I am of the opinion that there is no such thing as a dead arcade cabinet. Even ones that have been out in the shed for decades, suffered a bit of weather, or been totally thrashed can still be restored to a functional condition with a bit of work and TLC. Some can be fully restored to their former glory, others will need be repurposed. For me, I love the challenge of restoring cabinets that most others would put out for hard rubbish. Always think ‘potential’! If restoring a cabinet takes your fancy, this article may give you some basic tips and tricks for your first project.
Things you’ll need
When looking for a cabinet, it is important to consider what you want to use it for as not all cabinets suit all purposes. Also consider what you want the cabinet to look like and what sort of games you want to run in it (i.e. an original PCB, a multi-board, or MAME). Consider the number of buttons you will need, as well as the number of joysticks (amongst other things). There are many websites that sell bezels, side art and marquees to give your cabinet a beautiful look so the sky really can be the limit. Planning your restoration is crucial so know what lies ahead, and you can consider how you are going to make it happen. Take your time and do your research as it is best to get it right the first time.
When restoring an arcade cabinet there are few tools and supplies you may need:
- Screwdrivers (flat head and Philips head)
- Socket set (basic)
- Allen keys
- Adjustable spanner(s)
- Jig saw
- Drill bits (basic set)
- Electric sander (orbital)
- Measuring tape
- Pen / pencil
- Wire brush drill attachment
- Set square
- High-quality interior crack filler
- Paint – metal primer, metal spray paint, indoor primer, indoor/outdoor wash and wear paint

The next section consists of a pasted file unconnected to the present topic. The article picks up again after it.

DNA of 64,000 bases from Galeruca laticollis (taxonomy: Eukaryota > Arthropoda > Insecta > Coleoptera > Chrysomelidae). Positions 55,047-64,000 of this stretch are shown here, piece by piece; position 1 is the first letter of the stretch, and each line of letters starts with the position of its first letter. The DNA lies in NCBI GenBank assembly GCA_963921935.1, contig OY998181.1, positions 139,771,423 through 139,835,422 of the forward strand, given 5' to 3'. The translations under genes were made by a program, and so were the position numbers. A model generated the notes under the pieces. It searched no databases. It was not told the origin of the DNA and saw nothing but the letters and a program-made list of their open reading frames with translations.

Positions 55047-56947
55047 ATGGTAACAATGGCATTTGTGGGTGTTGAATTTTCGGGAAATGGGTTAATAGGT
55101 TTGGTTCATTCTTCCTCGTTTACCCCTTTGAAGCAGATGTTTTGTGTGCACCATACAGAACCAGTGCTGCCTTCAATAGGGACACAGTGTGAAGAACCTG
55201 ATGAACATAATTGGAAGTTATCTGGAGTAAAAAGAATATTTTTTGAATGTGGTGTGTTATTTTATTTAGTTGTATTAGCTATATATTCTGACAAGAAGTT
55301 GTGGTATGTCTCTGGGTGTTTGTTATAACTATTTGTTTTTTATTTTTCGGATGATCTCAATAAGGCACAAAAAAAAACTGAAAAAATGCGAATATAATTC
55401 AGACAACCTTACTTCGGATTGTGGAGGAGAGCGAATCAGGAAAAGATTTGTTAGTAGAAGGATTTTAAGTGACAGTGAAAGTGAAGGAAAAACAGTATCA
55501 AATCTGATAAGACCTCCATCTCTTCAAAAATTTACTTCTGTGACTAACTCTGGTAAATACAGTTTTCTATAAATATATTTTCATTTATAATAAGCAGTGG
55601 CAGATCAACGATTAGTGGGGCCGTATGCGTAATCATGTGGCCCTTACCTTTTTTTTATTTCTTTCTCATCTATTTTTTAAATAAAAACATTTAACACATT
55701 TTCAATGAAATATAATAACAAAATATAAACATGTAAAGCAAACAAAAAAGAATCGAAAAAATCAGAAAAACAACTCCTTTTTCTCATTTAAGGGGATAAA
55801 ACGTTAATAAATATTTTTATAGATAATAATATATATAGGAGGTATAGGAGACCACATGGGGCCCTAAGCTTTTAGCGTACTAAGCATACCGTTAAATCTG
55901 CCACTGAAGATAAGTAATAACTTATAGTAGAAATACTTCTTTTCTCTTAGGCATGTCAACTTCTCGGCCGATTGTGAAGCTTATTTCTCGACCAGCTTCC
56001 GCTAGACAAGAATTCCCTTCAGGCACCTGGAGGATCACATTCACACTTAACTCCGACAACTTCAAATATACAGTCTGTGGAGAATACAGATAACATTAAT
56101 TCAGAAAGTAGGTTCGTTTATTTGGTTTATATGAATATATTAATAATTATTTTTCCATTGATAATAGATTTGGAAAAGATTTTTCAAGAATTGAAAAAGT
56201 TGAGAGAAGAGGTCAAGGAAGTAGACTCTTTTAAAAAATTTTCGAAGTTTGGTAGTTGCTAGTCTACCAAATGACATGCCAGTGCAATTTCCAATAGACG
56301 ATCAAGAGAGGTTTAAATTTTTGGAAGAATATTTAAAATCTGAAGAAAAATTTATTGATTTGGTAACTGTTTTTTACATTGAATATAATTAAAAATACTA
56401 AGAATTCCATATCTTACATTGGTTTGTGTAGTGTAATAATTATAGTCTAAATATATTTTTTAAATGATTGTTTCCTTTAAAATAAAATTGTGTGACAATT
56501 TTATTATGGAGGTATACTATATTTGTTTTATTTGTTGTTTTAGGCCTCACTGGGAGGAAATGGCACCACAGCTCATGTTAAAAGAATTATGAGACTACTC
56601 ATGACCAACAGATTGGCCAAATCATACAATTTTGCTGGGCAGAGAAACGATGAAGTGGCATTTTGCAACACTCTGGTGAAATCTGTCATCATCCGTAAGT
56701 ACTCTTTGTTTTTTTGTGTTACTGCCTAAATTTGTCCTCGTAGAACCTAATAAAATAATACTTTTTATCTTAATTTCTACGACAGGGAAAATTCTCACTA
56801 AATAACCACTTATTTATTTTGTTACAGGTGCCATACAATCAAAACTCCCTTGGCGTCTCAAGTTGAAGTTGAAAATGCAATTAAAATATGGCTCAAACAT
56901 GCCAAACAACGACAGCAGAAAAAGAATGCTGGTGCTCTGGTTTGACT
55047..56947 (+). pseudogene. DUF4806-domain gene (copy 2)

- Paint brush (small and large)
- Paint roller or spray gun
- Sand paper (fine grit and medium course grit)
- Sugar soap
- Replacement joysticks, buttons, wiring harness (as required)
- Self-tapping screws
Once you have your project cabinet, this is where the fun begins. The first step is to dismantle the cabinet very carefully. Make sure to keep all parts in one place so you don’t lose anything. If what you are about to take apart looks complicated, take plenty of photos! This could save you a lot of time if you can’t work out how to get it back together. Don’t throw anything away as you may need it later. Keep old parts that you may not use in the current project – nuts, bolts, screws, brackets, circuit boards, monitor, buttons / joysticks – as many of these can be reused. This can save you money and it keeps some of the originality from one cabinet to be repurposed in future projects. Even knackered panels (wooden or metal) can be used as templates for making new ones if they can’t be cleaned up or repaired. Metal parts can often be buffed up quite nicely and repainted even if there is some surface rust.
My first restoration was an old cocktail cabinet that I wanted to repurpose rather than return to original condition. It needed pretty much everything either replaced or repaired; new legs, a new tabletop, new glass, new power supply and new control panels. Although this may sound like a lot, it wasn’t really too bad a task. The steel for the legs, wooden top and glass were all standard thicknesses / sizes which could be purchased cheaply from general hardware shops and glaziers. I bought the steal and wood and set to work; the glass was bought at the end only once I knew the exact measurements.
I started with the legs. The original legs were all rusted but still had good condition plastic caps on the end so these were salvaged. A friend with great metalwork skills replicated the legs; the metal was cut to size then welded. Holes for the mounting bolts were measured out and drilled. I then spray painted with two layers of primer. Once dry (24 hours later) I lightly sanded back with a very fine grit sandpaper then spray painted with a heavy duty black gloss paint. Both the primer and paint were available at the local hardware store. The original bolts were also reused; buffed with a standard wire brush drill attachment then sprayed with the same black paint. Luckily the plastic caps for the ends of the legs were still in good condition so were cleaned up and reused.
The cabinet base had certainly seen better days; the laminate was flaking off in many areas and there were scratches all over. There was some water damage so the particleboard had also flaked away in places. I scraped off the loose laminate and particleboard then sanded the entire exterior. The cabinet base exterior was washed with sugar soap, set to dry then the gouges and imperfections filled with high-quality interior crack filler. Once dry, these areas were sanded back with course sandpaper to get the excess off then the exterior was re-sanded with a fine grit sandpaper.